Just an idea… What about posting on a local board for temp rental? hehe… There might be someone willing to rent them.

I was reading I was like at my fixed home (hehe) I have like 4 monitors, not all in use.
Are there 2d game artists?

My girlfriend just started working as 2d game artist and she is relying on photoshop, wacom intuos pro and 2 large monitors. She has a large iPad Pro, but says that Photoshop on it is not enough for her to work on it.

How do you guys travel and work?
I have a 27-inch 4K monitor stored in Portugal, Bali, and the UK now. Easier than flying thenm.
Where do you store them UECRXRJ3G? Do you have a storage space there or at people's houses or something like that?
lol thanks bot
uuaqvgtsyimgva I've got a UK home + a storage box in Bali and will get one in Portugal.

I've also got friends who are happy to store stuff - although sometimes this causes friction if I'm away for too long.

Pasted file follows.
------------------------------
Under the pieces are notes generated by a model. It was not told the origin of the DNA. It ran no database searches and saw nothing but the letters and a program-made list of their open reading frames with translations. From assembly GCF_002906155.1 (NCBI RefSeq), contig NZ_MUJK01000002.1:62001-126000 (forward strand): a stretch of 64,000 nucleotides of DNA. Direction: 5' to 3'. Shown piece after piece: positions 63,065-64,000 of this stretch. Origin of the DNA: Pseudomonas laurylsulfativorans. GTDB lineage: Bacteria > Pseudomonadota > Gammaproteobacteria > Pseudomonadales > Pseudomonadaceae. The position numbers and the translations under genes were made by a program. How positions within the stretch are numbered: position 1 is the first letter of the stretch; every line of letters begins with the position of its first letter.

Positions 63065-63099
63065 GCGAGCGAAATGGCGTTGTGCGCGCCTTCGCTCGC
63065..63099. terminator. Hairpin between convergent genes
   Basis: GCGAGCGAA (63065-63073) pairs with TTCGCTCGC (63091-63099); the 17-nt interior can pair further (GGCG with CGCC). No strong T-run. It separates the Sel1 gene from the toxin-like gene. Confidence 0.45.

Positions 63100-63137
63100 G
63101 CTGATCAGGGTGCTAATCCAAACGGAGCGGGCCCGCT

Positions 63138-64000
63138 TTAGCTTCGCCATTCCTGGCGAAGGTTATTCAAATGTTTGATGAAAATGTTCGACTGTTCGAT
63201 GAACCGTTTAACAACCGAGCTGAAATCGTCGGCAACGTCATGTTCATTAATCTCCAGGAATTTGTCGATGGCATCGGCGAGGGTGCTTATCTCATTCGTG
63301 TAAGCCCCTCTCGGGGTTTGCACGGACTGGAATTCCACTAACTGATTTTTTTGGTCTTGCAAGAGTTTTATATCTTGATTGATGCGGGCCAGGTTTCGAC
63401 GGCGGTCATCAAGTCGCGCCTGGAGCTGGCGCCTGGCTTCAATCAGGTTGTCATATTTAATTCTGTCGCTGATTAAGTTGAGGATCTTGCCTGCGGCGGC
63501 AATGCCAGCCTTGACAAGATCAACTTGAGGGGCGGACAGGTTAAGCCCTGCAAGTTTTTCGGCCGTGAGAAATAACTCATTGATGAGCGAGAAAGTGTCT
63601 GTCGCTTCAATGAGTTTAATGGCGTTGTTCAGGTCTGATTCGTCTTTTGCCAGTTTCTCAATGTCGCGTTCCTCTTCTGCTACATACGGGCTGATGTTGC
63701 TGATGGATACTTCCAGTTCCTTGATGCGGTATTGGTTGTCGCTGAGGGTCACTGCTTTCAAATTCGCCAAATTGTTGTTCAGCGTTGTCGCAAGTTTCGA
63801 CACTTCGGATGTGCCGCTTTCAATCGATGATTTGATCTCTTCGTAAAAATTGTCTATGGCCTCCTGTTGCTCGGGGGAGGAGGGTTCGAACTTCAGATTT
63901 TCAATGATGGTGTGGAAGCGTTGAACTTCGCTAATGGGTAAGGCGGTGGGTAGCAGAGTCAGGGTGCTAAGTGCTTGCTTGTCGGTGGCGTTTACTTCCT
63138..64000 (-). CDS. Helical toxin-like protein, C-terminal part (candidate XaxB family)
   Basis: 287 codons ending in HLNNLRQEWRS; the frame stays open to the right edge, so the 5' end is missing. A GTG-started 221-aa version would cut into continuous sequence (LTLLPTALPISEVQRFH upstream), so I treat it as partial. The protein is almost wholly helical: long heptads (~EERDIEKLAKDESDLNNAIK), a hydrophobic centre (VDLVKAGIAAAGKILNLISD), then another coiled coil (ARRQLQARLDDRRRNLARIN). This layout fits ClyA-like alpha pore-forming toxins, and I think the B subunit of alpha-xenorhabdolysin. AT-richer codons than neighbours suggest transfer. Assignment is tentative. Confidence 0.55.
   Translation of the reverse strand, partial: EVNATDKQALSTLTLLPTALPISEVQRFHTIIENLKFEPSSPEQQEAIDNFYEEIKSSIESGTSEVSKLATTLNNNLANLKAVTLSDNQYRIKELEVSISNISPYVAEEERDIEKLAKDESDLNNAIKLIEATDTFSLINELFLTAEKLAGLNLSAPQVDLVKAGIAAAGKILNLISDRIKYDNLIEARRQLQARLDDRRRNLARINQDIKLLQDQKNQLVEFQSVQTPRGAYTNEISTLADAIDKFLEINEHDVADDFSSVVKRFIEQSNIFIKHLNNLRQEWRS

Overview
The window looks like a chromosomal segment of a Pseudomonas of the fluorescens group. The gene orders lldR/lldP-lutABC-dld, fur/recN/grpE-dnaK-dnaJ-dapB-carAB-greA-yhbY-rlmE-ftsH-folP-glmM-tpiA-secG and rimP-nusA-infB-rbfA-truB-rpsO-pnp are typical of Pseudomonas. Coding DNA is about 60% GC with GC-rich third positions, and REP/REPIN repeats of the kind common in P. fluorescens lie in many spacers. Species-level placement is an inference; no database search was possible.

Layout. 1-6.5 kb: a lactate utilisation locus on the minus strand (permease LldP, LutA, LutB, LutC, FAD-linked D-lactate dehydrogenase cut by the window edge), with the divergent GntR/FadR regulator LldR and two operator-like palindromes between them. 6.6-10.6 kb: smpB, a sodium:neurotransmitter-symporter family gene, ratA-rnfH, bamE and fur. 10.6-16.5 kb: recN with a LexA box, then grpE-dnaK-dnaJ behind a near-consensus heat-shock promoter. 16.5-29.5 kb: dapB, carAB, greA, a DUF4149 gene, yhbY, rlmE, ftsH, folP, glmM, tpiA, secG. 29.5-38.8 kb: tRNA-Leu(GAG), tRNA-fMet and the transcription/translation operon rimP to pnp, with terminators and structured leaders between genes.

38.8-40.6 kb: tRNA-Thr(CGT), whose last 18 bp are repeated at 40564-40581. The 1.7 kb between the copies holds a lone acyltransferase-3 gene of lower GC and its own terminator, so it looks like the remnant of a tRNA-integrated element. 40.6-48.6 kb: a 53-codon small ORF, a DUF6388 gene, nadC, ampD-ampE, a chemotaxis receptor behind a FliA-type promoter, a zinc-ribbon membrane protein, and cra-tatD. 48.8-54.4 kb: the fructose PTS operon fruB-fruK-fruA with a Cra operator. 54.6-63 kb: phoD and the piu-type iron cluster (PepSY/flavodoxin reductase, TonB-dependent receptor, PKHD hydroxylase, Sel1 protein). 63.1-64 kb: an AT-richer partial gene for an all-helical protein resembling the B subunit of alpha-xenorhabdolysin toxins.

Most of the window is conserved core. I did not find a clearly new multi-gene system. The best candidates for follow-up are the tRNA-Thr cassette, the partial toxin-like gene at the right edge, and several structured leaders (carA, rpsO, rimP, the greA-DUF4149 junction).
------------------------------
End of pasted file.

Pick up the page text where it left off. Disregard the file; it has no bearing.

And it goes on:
Hi there! 👋 What are the best UX tools, in your opinion (mainly for running surveys)? I'm currently switching from Frontend Developer to Designer, and the amount of "must-know" tools is insane :exploding_head:. I'd appreciate your help!
I'm not a game artist, but I've been using Affinity Designer on the iPad to replace my photoshop workflows when on the move. It works pretty well, and let's you design in raster as well as vector.

Changing tools, both digital and physical, is definitely a learning curve though.
I think it’s hard to say without knowing the parameters of the project/ test. Google Forms, maybe?
Typeform is the best by far for me 🙂
Check out Sprig if you want to integrate it with your product. Otherwise typeform is great.
Shoutout to BlockSurvey for the extreme privacy focus. Still more niche but I find them quite comparable to Typeform for a lot of things
Hey, any recommendations for tools to make UI animations (e.g. for displaying on a marketing website)?